If you’ve used PHP even a little, you’ve probably used something like this in your code:
$result = mysql_query($sql) or die(mysql_error());
At first glance, this statement doesn’t look like it should work because there’s
two completely different things,
$result = mysql_query($sql) and
die(mysql_error()), in a single statement. What’s happening is that the
PHP engine is trying to execute the
mysql_query($sql), and that function
either returns the result of the query, or it fails. If it fails, the PHP engine
Ok, so that’s not quite how it works. There’s two features of PHP at work here that don’t get talked about enough: everything has a boolean value, and short-circuiting expressions.
Yes, everything. Any integer, string, float, and function has a boolean value. For integers, if the value is non-zero, the boolean value is true, and the same is true for floats. For strings, it’s a non-empty calculation. That means that a space (‘ ‘) evaluates to true, while an empty string, (‘’), is false. In the case of functions, it’s boolean value is the return value of the function, cast to boolean. When functions don’t return anything, they equate to false. Objects also have a boolean value, but as far as I can tell it’s always true as long as the object exists.
The boolean feature of PHP gets talked about a lot. Sometimes, I see code that looks like
if(!isset($var) || empty($var)) return false;
return trim($var); would work just as well. So it’s worth saying again
that PHP makes boolean calculations easy.
If we look at our statement again,
$result = mysql_query($sql) or die(mysql_error());, and keep in mind that
functions can be evaluated as booleans, we can change the statement to look like
$result = ($one || $two);. The original statement is actually a boolean
expression. Yes, you read that correctly. That’s how PHP rolls.
Yes, but in programming it refers to a kind of intelligence in the processing engine when dealing with boolean expressions. For example, if you have a string of values connected by __or__s, if any single one of those values evaluates to true the entire statement is going to be true. In the case of values connected with __and__s, if any single one is false the entire statement will be false. When the processing engine encounters one of those situations, it stops processing the expression, because it already knows the outcome.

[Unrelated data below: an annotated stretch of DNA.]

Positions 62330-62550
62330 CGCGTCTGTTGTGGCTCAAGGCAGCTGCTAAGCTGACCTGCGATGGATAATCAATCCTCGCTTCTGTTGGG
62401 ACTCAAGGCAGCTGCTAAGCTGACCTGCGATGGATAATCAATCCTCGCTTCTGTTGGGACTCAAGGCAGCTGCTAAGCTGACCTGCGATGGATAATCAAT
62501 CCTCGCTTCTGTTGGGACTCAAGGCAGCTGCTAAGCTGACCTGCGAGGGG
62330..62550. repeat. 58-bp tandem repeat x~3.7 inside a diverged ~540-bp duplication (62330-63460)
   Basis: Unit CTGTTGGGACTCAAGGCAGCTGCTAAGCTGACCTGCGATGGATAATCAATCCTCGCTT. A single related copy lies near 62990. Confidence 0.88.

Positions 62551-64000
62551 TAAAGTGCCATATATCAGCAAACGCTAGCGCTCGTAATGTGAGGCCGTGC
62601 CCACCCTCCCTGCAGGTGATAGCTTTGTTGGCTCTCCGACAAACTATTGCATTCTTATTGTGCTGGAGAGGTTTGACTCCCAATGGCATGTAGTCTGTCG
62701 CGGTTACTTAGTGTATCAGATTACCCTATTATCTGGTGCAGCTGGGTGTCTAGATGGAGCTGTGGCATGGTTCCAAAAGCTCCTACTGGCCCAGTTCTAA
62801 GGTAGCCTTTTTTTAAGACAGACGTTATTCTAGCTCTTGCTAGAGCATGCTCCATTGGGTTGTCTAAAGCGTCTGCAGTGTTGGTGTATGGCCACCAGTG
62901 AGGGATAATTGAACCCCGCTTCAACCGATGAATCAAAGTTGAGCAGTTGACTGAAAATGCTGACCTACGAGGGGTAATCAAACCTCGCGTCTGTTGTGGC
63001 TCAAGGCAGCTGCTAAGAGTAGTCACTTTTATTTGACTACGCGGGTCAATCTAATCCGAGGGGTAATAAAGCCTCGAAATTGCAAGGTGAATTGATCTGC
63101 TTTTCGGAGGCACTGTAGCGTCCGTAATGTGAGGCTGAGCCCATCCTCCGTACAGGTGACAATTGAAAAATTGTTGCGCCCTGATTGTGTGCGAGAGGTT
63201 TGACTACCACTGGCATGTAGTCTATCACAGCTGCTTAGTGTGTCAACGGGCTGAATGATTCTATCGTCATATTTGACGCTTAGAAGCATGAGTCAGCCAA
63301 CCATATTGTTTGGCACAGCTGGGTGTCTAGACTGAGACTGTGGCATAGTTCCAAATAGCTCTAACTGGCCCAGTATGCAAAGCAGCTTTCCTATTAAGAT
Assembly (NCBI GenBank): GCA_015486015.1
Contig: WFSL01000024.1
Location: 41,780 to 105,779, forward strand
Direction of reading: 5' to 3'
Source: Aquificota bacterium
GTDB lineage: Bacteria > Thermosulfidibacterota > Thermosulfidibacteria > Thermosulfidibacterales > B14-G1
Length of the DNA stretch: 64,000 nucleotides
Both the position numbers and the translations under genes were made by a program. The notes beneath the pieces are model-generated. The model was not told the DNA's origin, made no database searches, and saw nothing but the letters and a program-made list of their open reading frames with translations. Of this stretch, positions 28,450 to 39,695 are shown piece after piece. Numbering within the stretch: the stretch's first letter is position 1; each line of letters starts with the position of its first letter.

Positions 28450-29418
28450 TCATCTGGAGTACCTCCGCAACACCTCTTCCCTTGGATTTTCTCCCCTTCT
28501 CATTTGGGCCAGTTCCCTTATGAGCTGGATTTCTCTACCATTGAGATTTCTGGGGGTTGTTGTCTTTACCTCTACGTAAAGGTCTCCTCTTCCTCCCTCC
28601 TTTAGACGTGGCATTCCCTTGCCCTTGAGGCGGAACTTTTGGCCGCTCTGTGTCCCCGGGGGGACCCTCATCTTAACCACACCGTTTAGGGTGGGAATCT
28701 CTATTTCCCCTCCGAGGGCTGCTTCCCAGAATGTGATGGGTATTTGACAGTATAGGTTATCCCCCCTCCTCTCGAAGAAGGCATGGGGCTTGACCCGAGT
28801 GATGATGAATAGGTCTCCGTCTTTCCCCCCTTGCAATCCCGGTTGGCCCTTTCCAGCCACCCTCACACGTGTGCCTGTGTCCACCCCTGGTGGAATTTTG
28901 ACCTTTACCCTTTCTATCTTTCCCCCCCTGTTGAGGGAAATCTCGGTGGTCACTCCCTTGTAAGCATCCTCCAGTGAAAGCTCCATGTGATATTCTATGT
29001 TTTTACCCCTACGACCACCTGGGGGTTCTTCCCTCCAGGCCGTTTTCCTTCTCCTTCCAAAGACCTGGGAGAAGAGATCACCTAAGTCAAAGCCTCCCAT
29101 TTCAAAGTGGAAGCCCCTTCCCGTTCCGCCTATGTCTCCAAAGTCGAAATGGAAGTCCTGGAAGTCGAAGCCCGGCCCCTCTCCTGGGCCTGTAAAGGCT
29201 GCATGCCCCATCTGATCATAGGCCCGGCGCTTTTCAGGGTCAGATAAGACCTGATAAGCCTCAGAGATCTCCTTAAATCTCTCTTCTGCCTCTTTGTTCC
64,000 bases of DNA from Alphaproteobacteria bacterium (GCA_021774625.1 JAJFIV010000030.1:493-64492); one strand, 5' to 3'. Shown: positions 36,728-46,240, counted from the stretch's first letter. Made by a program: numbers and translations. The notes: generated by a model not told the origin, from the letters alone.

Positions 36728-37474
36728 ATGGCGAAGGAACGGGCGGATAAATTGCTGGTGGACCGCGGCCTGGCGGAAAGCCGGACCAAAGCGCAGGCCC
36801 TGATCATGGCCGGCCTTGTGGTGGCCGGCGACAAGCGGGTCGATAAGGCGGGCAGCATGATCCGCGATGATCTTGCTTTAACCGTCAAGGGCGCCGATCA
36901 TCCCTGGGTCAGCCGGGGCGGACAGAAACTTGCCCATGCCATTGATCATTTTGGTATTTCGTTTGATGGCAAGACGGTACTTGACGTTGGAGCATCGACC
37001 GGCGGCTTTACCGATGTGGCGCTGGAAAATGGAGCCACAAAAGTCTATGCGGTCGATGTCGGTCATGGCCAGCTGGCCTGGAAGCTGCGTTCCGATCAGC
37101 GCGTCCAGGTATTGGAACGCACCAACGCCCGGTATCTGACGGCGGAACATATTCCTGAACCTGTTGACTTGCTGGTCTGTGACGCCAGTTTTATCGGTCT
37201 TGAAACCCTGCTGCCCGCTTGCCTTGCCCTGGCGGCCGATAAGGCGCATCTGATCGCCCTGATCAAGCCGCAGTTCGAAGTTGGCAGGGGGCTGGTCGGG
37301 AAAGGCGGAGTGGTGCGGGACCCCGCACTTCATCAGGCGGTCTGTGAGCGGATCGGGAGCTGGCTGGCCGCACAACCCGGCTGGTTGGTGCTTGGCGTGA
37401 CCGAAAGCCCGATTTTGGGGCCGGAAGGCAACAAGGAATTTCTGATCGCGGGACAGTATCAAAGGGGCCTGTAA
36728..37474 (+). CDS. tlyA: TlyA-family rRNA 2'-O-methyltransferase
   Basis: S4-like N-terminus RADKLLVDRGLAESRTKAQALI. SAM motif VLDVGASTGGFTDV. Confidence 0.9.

Looking back to our original statement, we can see that if the
mysql_query($sql) portion of the statement succeeds, the rest of the statement
is ignored. The variable $result is actually the value of the expression, but
because the expression is stopped after one call, the value of the first
statement is assigned to the variable. If the
mysql_query(...) statement fails,
the rest of the statement is executed, and the script dies. If you could examine
the value of
$result after the second call, you could see that it has a
boolean value. In this case, it would still be false, but if we substituted
something other than die() into the expression we would see a different result,
as long as the second expression returned a boolean value.
In theory, you could chain as many function calls as you like into an expression
like this, but I’ve found that it gets really confusing and results are often
unexpected. It’s probably a good idea not to put more than two of these together.
Also, there’s a potential gotcha in this kind of structure: if you encapsulate
the expression in parenthesis, the value of
$result is the value of the
expression, but otherwise it’s the value of the first call’s return value.
Remember that everything has a boolean value in PHP, and don’t use two checks when one will do. Also, short-circuiting can work wonders for your application control structure if used properly. And it can also help your if statements if you remember that evaluation stops on true if the entire structure is or’s and false if everything is and’s.